This has been an unusual winter.
I know I always say that in the Adirondacks unusual weather is the norm, but this winter the weather is unusually unusual.
I usually report on the Keene community ice rink schedule, but that has been a fool's game this season, with would-be skaters' hopes dashed every other day as the rink melts again into a pool of water. Ice-out on the Ausable river is going to be a joke this year. Who can make bets on when the ice will break up, when the river can't decide whether to freeze or thaw from one day to the next?
People are telling me that, despite the mild temperatures, they are sick of winter. An outdoor enthusiast I know says that even hardcore skiers have given up and are just waiting for spring to come.
Usually after Valentines' Day the worst of the bitterly cold weather is over for the winter. Usually. As you know, we often get tremendous snowfalls in March and April, but this is an unusual year.
Some people look at weather as a retributive, or karmic operation, putting an Eeyorelike spin on their predictions.
"Well, we didn't get our usual quota of blizzards this winter," they say gloomily, "so I guess we'll be paying for it come spring."
Usually, I consider this kind of talk nonsense, but lately I just say, we'll see.
I was in the Library discussing the weather last week when a woman came in, dropped the books she was returning into the book bin and stood grinning at my torso in delighted recognition.
"That shirt!" she cried. "That used to be mine! I sold it to a consignment store in Lake Placid!"
She was probably right. Last August, my good friend Marge rushed into my house waving this same shirt, which she had just obtained at the Congregational Church bazaar. She said it looked like me.
Usually, I am funny about secondhand clothes. Many women, when complimented on a garment, confess that they bought it for almost nothing. Confess? They positively crow about it.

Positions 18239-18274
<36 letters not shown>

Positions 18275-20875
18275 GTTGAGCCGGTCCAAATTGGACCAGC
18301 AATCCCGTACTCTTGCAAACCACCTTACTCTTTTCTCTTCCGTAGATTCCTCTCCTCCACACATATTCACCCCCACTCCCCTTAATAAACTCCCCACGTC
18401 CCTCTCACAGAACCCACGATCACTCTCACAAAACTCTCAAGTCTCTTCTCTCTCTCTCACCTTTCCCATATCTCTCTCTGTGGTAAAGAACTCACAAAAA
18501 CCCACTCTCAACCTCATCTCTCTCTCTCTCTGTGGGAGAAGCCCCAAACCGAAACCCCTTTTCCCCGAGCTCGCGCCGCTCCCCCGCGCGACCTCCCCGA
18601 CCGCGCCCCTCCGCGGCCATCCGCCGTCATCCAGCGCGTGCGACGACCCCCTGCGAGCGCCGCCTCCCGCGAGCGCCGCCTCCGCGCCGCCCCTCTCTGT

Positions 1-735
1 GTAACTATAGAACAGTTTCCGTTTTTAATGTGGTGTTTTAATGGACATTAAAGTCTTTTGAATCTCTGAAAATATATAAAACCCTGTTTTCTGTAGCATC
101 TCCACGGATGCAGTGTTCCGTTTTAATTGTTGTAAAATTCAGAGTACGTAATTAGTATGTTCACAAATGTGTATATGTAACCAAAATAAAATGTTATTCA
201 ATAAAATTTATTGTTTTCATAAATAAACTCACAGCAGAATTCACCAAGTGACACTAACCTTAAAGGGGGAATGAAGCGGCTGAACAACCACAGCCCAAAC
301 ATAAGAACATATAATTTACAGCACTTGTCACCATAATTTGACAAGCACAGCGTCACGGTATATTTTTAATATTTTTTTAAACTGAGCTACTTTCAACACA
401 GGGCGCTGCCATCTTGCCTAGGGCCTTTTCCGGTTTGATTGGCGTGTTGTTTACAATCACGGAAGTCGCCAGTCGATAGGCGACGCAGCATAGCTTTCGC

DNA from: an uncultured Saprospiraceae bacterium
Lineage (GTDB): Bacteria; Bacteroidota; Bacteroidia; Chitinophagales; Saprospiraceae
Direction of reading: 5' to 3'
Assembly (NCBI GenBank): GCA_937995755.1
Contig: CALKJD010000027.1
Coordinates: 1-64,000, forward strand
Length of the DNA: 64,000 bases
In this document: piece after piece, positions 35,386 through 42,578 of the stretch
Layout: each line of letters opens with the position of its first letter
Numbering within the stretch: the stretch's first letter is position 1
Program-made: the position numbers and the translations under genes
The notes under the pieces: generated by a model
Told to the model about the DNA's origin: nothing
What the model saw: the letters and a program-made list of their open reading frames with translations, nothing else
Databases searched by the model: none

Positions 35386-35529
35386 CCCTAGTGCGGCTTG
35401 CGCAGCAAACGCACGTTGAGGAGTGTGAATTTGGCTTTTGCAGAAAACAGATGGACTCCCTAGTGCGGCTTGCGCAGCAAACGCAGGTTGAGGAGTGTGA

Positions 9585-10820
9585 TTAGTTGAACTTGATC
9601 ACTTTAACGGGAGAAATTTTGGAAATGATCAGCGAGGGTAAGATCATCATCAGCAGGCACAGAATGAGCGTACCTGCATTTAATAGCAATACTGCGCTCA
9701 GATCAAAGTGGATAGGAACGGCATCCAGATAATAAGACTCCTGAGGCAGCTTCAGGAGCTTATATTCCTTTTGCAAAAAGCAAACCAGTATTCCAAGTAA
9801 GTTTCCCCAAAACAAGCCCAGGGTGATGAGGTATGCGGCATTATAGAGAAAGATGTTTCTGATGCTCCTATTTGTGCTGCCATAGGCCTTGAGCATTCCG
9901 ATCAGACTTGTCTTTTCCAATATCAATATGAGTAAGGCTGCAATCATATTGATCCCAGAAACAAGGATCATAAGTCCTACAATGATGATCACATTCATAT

"Yes, isn't this little dirndl simply fabulous?" one might say, asking a rhetorical question. "I picked it up at the thrift store for 59 cents."
Or, "Aren't these hiking boots amazing? I found them at a yard sale. One dime."
With me the conversation might go more like this:
"Martha, where did you get that hat?"
I like new things that don't jangle with other people's vibes. Also things once owned by loved ones-- anyone I would hug, or share a glass of water with, OK. But usually I draw the line at clothing even, as the saying goes, "gently used," by strangers.
Usually. But this was my friend Marge bearing gifts, and besides, the shirt was linen, softened by repeated washings. I washed it again and put it aside, until last week.
Dot, a young woman, came into the library and started telling about how her boyfriend, Hugh, gave her flowers for Valentines' day.
"Usually, I would love getting flowers," she said, "but we'd had a fight, and I thought Hugh was just using miniature pink carnations and stem roses to make me feel guilty, so I yelled at him and he got mad and threw them, and I started crying and was like, 'Why did you have to take it out on the flowers?' And I was picking them up and there were petals all over the floor." She laughed.
I never found out whether Dot and Hugh made up while she was picking up the petals, because just then someone else began shouting "I don't believe it!" and staring at my shirt.
"That's my blouse! I loved that blouse! I got it in Warren, in the townwide white elephant sale, back in 2007!" she exclaimed. "I'm so glad you have it!"
I wasn't. If she loved this shirt so much, why did she let it go? You'd think it was a dear mixed breed pet she had been forced to take to the SPCA, and now she was happy to see it had found a good home.
"Isn't that wonderful?" I said. I walked home humming a tune.
"How many, how many, have loved you? But I don't even want to know," I sang to the shirt as I threw it in the trash. There's a limit to how many times you are obligated to recycle anything.
Have a good week.